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Truss Speech Fails to Lift Pound, Gilts

Truss Speech Fails to Lift Pound, Gilts
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By Geoffrey Smith

Investing.com — The pound and U.K. government bonds fell on Wednesday as U.K. Prime Minister Liz Truss failed to dispel doubts about her ability to safeguard the country’s finances in a keynote speech.

By 08:00 ET (12:00 GMT), the pound had slumped 1.2% against the dollar to $1.1326, from an intraday high of nearly $1.15 earlier. At the same time, the yield on the benchmark 10-Year government bond, or gilt, rose back above 4%, after Truss stuck to her previously-announced policies without offering any detail on how she intends to keep borrowing under control.

The tax cuts and energy subsidies announced by Truss’s Treasury chief Kwasi Kwarteng are still set to cost the U.K. over 60 billion pounds over the next year, even after Truss abandoned her plan to scrap the 45% income tax bracket for the U.K.’s top 2% of earners.

Economists have criticized the plans as likely to fuel inflation, which is currently running at nearly 10%, while her income tax plans went down badly with her own party’s lawmakers, many of whom criticized them for doling out tax cuts to the wealthy at a time of general hardship. In a TV interview earlier in the day, Truss had pointedly declined to answer a question on whether she still trusted her finance chief, Kwasi Kwarteng, to make the right decisions.

Truss tried hard in her speech to stress that she won’t let inflation get out of hand. She also clearly backtracked from the threats to end the Bank of England’s control over monetary policy, which she had made during her campaign to become Party Leader over the summer.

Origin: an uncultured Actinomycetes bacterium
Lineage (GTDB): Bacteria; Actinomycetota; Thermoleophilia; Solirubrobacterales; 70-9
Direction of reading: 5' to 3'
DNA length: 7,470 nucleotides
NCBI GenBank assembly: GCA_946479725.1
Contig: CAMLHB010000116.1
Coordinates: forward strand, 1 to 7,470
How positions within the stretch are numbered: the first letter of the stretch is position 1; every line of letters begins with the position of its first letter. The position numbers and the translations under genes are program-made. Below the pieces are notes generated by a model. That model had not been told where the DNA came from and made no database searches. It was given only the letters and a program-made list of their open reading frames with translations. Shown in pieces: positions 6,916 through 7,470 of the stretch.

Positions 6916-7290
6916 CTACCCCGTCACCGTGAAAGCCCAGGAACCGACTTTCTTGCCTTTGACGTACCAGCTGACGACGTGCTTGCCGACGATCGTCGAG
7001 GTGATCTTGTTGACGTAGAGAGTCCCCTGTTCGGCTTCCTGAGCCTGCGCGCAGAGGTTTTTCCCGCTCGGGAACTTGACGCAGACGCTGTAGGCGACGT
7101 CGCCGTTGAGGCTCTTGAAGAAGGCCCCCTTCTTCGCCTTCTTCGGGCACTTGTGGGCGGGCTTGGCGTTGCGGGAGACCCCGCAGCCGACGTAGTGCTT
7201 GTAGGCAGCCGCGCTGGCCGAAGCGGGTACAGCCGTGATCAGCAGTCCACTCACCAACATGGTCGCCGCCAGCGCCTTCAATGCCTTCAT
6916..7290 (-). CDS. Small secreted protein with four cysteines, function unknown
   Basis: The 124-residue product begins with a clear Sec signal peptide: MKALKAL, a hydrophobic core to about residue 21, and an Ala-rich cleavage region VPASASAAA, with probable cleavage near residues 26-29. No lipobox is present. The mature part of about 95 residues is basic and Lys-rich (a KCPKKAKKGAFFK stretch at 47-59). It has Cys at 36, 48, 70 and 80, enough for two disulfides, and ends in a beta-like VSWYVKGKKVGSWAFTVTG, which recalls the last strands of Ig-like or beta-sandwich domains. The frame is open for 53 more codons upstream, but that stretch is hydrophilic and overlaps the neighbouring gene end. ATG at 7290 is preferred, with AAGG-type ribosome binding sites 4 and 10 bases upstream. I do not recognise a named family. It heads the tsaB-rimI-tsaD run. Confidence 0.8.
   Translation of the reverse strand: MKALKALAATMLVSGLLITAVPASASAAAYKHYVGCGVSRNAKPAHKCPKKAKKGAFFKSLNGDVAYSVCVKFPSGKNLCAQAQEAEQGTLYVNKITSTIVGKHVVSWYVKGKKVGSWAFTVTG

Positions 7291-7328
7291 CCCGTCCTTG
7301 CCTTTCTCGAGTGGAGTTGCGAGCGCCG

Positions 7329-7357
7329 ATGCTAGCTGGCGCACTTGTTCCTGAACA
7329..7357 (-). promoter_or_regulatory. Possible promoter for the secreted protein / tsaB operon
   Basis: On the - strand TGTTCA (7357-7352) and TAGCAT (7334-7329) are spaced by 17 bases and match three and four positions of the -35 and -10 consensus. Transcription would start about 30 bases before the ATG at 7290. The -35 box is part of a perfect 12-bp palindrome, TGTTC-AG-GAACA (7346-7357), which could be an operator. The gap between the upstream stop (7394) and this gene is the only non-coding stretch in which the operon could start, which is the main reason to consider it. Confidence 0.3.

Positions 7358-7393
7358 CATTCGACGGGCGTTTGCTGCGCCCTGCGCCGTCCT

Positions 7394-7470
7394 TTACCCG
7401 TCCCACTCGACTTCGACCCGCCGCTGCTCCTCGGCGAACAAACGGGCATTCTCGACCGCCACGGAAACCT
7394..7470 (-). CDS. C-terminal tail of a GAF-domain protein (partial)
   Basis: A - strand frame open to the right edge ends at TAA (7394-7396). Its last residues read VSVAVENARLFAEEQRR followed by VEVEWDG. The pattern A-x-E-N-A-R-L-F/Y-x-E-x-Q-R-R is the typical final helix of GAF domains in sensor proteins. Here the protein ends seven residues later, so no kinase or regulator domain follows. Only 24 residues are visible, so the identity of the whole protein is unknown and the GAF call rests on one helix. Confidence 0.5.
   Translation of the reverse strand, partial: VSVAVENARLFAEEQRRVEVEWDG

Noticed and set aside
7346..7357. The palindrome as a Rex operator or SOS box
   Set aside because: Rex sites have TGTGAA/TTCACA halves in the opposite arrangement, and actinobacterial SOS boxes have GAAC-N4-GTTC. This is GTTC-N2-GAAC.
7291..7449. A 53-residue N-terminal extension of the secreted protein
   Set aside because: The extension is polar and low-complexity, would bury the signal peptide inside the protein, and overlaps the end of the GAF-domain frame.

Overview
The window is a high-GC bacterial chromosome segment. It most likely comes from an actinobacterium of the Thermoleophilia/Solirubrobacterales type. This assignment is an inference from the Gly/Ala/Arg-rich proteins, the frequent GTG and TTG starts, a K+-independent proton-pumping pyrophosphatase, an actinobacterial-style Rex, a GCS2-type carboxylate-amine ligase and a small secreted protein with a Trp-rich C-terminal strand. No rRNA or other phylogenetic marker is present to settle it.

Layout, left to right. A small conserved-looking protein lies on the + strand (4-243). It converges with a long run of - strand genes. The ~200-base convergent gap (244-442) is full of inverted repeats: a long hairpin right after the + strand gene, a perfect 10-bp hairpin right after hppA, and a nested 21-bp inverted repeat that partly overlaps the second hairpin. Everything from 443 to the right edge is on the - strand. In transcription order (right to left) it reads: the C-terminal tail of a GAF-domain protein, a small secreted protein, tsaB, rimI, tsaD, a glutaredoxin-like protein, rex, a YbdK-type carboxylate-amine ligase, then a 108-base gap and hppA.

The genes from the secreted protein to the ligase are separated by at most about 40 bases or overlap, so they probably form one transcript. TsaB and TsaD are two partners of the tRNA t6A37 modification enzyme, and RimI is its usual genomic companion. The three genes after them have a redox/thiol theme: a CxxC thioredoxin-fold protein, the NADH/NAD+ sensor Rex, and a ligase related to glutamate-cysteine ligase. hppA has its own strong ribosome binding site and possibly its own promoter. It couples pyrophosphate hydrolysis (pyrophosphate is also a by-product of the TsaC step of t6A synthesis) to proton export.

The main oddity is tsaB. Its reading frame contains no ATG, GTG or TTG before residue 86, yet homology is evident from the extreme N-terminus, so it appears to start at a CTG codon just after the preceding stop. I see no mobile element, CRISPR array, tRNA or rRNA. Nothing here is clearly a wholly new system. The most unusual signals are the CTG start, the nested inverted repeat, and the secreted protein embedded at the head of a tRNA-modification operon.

“I believe in sound money,” she said, adding that her government “will always be fiscally responsible.”

As such, she promised to bring Britain’s debt-to-GDP ratio down “over the medium term.”

However, she offered no detail on how she intends to achieve that, other than through economic growth. Kwarteng, for his part, has said he won’t publish his spending plans until November 23rd, leaving a long period of uncertainty at a time when global financial markets are unusually volatile.

Rory Stewart, a former Conservative Party minister under David Cameron, tweeted that while the speech was confidently delivered and had clear policy lines, it failed to answer the internal contradictions in its logic, such as scrapping legacy EU regulation while keeping access to the EU’s markets, or funding big improvements in the areas of health and defense without sharply increasing the budget deficit.

Source: Investing.com

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